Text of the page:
HARDER to kill than the Kraken! But first you must go to the Stygian
witches and find out how to kill the Medusa! But first you must SOLVE THE
RIDDLE! See, these mythological stories always reveal deep psychological
insights. What were the great writers of mythology trying to tell us here?
Whatever you THINK you have to do to end up in bed with the girl -- there
are a hundred OTHER things you don't know about yet.
"Clash of the Titans" Commercial Break #5
Now that's a
dog-fight. One great sequence after another. That one was the two-headed
wolf dog Dioskilos. And as Harry Hamlin and his cohorts head inside to
fight the Gorgon, we're gonna take just a minute here for our weekly
feature called "Joe Bob's Advice to the Hopeless," in which we listen to
the comments and criticisms of you, the loyal and often DISloyal fans of
"MonsterVision," and to help us out is the TNT Mail Girl, [enters] making
her way out here right now, bearing missives from America. What's
MAIL GIRL: Happy anniversary. [beat] It's been a year since
I've been bringing the mail.
JB: Right, of course. I knew
MG: Open it.
JB: [opens gift] This is beautiful! Thank
MAIL GIRL: You're welcome.
JB: I got you
something, too. I got you . . . this Medusa doll.
MAIL GIRL: Isn't
this part of the set decoration?
JB: It was TEMPORARILY part of the
set decoration. Until I could give it to you. Happy anniversary,
MAIL GIRL: You forgot, didn't you?
JB: What are you
talking about? I didn't forget. [Rusty is silent] Look, just give me a
little advance notice next year. Gimme a little reminder the week before.
Then I'll remember.
[Rusty, sulky, gives him a letter]
now I get the silent treatment.
"Dear Joe Bob Briggs,
August 29, 1998, Dr. Vail Reese was on your show as a guest. I always
watch your show. That night I became very mad at what you said. I am a
57-year old black woman. When you said what black women name their
children, I did not like what you said or how you said it, in any way.
Then you said something about colorless children. Who in the hell do you
think you are? I would like for you to write to me and apologize to me on
"Valrice Bell, Brownsville,
I remember that night.
Dr. Reese was
talking about "alopecia." And I said "What's Alopecia? Sounds like one of
those names for an African-American woman." I don't know what it's like
up there in Pennsylvania, hon, but down in Texas we have a great tradition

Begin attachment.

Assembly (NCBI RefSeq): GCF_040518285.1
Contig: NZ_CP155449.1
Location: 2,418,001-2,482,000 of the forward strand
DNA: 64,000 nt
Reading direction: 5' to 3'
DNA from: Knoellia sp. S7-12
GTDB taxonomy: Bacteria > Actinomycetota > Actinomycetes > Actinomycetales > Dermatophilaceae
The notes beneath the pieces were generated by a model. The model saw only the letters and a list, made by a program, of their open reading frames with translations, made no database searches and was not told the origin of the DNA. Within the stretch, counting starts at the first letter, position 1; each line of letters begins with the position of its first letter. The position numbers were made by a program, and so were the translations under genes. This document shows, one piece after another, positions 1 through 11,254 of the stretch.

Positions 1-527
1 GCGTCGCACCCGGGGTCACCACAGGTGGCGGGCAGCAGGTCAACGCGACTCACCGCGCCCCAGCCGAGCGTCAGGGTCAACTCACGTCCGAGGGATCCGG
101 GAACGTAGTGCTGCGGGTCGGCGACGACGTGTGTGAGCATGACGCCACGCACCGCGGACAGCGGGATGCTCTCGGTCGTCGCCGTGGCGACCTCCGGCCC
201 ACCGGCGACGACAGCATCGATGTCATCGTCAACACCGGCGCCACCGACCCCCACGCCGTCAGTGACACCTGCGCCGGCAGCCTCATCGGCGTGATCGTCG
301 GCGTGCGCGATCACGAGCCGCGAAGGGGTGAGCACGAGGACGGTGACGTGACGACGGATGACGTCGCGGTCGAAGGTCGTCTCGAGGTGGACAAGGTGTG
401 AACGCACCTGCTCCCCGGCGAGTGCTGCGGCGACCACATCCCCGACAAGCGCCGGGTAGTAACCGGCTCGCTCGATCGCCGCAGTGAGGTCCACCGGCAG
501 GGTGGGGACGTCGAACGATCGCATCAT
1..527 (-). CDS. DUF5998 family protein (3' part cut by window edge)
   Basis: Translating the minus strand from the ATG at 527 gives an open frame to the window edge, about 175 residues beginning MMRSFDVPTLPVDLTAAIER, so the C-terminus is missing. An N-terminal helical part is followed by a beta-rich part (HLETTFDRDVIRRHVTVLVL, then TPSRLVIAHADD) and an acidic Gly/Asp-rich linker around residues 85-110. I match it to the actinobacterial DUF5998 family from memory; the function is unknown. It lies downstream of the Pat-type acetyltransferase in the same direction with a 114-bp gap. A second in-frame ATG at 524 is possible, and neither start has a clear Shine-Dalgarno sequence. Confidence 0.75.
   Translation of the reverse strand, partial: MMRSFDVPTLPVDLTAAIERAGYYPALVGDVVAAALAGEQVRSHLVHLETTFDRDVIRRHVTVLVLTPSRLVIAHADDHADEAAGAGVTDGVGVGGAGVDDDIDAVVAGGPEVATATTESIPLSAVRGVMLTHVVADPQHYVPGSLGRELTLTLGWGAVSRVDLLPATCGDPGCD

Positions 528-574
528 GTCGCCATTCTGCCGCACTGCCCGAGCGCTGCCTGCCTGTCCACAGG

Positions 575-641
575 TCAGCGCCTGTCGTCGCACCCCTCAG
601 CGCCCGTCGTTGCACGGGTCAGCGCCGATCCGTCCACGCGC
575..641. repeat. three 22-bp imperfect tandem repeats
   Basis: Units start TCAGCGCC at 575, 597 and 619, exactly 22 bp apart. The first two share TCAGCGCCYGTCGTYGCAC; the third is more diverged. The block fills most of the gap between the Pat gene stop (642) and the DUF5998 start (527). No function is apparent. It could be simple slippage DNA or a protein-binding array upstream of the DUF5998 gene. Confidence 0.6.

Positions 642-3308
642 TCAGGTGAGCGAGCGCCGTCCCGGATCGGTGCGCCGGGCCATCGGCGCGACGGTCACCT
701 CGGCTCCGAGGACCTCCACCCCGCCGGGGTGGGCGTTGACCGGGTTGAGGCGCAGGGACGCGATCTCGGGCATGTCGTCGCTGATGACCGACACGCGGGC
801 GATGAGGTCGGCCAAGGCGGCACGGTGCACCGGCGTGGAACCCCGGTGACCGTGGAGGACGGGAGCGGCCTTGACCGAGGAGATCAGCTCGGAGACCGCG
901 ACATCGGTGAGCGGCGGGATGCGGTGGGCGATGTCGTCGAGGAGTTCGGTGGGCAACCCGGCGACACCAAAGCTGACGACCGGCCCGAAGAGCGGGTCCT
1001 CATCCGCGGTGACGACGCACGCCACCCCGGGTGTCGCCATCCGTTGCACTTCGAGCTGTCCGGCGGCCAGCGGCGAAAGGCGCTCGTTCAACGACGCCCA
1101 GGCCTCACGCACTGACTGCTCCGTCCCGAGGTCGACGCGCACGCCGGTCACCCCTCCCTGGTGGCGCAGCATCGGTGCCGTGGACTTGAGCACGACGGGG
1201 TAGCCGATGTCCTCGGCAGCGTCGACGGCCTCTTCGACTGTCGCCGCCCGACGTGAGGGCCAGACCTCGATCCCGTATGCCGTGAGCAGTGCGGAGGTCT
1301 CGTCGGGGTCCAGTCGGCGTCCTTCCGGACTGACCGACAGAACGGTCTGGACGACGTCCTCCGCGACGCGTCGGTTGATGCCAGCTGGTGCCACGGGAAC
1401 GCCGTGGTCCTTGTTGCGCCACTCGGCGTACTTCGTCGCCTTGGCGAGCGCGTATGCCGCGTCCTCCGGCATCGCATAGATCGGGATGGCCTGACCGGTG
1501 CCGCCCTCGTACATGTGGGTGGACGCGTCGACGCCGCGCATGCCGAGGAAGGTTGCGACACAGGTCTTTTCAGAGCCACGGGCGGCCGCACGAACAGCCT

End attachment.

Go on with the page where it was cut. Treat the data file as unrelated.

of very colorful African-American names. I like to think that EYE have a
colorful name, too. What am I supposed to apologize for, Valrice? I didn't
make fun of the name "Valrice"! I think that Alopecia is a better name
than, say, Clarissa. Also, remember on that same show, Dr. Reese was
talking about albinos, and I said do they have their own NAACP--National
Association for the Advancement of Colorless People? We're just pokin fun
at everybody around here, hon, we don't leave anybody out. Right,
MG: No comment.
JB: Okay, playing it safe. Anyhow,
Valrice, I'm sorry you got mad. Next time you might think about using a
pseudonym, though. And speaking of mad, [to Rusty] you still don't believe
I remembered our anniversary?
MAIL GIRL: No.
JB: Look, I
also got you this Twinkie. As a little anniversary snack.
GIRL: There's a bite out of it!
JB: That's the way it works.
I take a bite, and then you take a bite. It's like sharing a
champagne glass. [tries to hook arms]
MG [exiting]: Just forget
about the whole thing.
JB: Or I take a bite, and then EYE take a
"Clash of the Titans" Commercial Break #6
Perseus slays the
Medusa, in the animated sequence that some people consider Ray
Harryhausen's very best. It's been shown at art museums, it's so complex.
And one of the things that made it complex is that he animated every one
of those TWELVE snakes that make up the upper part of the Gorgon's body.
But we've got giant scorpions and a lot more still to come, so Harry
Hamlin's quest is not over yet. This movie was directed, by the way, by
Desmond Davis, a British guy mostly known for his TV work. And at the time
this movie came out, he'd been away from the big screen for 12 years. He'd
never made anything remotely resembling this movie. In fact, he was known
mostly as a women's director, he did serious dramas like "Girl with the
Green Eyes" and "The Uncle." That's why the acting is a little better in
this picture than the average Ray Harryhausen movie.
Of course, it
also helped that he had FOUR Oscar-winning actors in his cast-- Laurence
Olivier, Maggie Smith, Burgess Meredith and Claire Bloom (as Hera).
Anyway, of all the animated movies Ray did, this one has the best
integration of the acting with the monsters.
All right, Perseus
has gotta get back to his BRIDE. Roll it.
[fading] Claire Bloom
came out with that book a few years ago where she talked about how
depressing and dismal and bleak and weird her marriage to Philip Roth was.
Like we all wanna read THAT. She was married to Rod Steiger for ten years.
Then Hilly Elkins for seven years -- Hilly Elkins is a well-known manager
and producer in Hollywood. Philip Roth for four or five years --the
novelist who wrote "Goodbye, Columbus" and "Portnoy's Complaint" and makes
himself the main character of every novel he writes. I mean, Claire, what